Public menorah lightings will be held Saturday in Sherman Oaks and Santa Monica to mark the fifth night of Hanukkah, Judaism’s eight-day commemoration of the temple rededication that followed the Maccabees’ victory over a larger Syrian army in 165 B.C.
The celebration at the Sherman Oaks Galleria will begin at 7:30 p.m. at the fountain by The Cheesecake Factory and include treats, crafts and entertainment.
A Giant Menorah Lighting & Celebration will begin at 8 p.m. on the Third Street Promenade between Santa Monica Boulevard and Arizona Avenue including live music, Hasidic dancing and Santa Monica Mayor Ted Winterer lighting the menorah.
“Hanukkah is a time for community to come together and bring light and joy in the time of year which is darkest,” said Rabbi Ilana Grinblat, vice president of community engagement for the Board of Rabbis at The Jewish Federation of Greater Los Angeles.
Mayor Eric Garcetti, Los Angeles’ first elected Jewish mayor, called Hanukkah “a reminder that we can give one another hope, we can help someone who’s lost find their way home and that we can be the light in each others’ lives — this year and every year.”
Once the Jews defeated the Hellenist Syrian forces of Antiochus IV at the end of a three-year rebellion, the temple in Jerusalem, which the occupiers had dedicated to the worship of Zeus, was rededicated by Judah Maccabee, who led the insurgency begun by his father, the high priest Mattathias.
According to the story of Hanukkah, Maccabee and his soldiers wanted to light the temple’s ceremonial lamp with ritually pure olive oil as part of their rededication but found only enough oil to burn for one day. The oil, however, burned for eight days in what was held to be a miracle.
Hanukkah — which means dedication in Hebrew — is observed around the world by lighting candles in a special menorah called a Hanukkiah each day at sundown for eight days, with an additional candle added each day. The reason for the lights is so passersby should see them and be reminded of the holiday’s miracle.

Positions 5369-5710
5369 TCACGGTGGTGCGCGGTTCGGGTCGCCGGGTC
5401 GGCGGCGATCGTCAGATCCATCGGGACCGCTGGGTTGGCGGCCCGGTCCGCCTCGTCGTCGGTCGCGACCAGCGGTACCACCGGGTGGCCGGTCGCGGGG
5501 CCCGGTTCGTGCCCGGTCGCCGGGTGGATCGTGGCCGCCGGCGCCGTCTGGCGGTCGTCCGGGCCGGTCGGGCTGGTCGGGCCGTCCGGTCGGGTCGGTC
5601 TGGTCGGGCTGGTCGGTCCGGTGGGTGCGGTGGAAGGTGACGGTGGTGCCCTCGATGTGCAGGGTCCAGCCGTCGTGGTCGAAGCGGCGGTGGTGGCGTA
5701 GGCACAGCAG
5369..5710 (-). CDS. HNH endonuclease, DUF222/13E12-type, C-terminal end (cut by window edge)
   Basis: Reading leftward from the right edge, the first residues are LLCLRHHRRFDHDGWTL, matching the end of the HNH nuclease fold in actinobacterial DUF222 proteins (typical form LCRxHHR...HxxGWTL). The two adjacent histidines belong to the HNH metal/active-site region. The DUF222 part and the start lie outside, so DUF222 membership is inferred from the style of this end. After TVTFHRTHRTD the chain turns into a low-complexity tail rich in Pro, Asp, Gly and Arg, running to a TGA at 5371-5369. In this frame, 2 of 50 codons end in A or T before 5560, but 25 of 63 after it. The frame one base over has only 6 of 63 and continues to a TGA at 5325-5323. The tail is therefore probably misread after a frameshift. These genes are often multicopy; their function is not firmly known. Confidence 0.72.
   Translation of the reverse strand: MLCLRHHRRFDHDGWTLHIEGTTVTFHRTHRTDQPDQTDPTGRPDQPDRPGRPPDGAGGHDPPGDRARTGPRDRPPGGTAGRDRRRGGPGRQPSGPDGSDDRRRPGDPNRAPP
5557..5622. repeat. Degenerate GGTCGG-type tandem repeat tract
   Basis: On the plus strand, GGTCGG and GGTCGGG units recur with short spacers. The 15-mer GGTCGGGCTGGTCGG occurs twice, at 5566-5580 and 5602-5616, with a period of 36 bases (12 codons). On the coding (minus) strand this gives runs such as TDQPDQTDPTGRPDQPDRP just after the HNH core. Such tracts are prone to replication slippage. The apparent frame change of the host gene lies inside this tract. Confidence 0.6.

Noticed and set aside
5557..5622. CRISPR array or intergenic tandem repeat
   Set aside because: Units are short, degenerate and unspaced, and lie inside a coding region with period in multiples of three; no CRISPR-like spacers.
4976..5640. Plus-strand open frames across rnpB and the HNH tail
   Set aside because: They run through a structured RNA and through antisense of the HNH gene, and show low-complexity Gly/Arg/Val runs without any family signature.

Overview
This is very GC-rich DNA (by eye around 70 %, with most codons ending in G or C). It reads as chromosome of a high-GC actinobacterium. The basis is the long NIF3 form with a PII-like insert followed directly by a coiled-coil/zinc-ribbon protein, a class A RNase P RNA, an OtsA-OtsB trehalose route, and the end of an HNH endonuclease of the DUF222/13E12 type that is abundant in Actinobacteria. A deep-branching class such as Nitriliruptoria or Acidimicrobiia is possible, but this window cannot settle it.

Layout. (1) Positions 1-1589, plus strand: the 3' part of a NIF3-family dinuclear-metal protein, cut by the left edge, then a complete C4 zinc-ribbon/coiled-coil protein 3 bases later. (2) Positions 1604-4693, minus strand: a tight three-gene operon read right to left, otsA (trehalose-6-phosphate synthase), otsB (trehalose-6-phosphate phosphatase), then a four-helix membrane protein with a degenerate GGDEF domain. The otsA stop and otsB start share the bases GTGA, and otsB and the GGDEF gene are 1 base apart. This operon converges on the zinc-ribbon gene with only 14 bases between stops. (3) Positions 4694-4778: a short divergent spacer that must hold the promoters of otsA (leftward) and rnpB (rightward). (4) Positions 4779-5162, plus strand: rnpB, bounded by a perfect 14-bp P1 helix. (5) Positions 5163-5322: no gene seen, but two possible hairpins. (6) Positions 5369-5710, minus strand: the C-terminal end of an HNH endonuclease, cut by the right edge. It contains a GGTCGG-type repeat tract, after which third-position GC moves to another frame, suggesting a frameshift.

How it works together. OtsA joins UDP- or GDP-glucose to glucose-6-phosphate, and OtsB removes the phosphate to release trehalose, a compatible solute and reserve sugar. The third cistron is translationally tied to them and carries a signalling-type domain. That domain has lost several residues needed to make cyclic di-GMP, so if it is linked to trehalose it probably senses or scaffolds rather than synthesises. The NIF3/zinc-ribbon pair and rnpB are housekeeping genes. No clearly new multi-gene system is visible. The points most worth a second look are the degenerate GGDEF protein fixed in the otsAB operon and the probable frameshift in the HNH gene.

Other Hanukkah traditions include spinning a dreidel, a four-sided top, which partially commemorates a game that Jews under Greek domination are believed to have played to camouflage their Torah study, and eating foods fried in oil, such as latkes, pancakes of grated raw potatoes, and jelly doughnuts.
Children receive Hanukkah “gelt” (the Yiddish word for money) from parents and grandparents. The tradition originated with 17th century Polish Jews giving money to their children to give their teachers during Hanukkah, which led to parents also giving children money.
In the United States, the practice has evolved into giving holiday gifts to children and others.
Unlike on the High Holy Days of Rosh Hashana, the Jewish new year, or Yom Kippur, the Day of Atonement, observant Jews are permitted to work and attend school during Hanukkah, the only Jewish holiday that commemorates a military victory.
“The miracle of Hanukkah is the miracle of Israel,” President Donald Trump said at a Hanukkah celebration at the White House Dec. 7. “The descendants of Abraham, Isaac, and Jacob have endured unthinkable persecution and oppression.
“But no force has ever crushed your spirit, and no evil has ever extinguished your faith and that is why the Jewish people shine as a light to all nations.”
—City News Service
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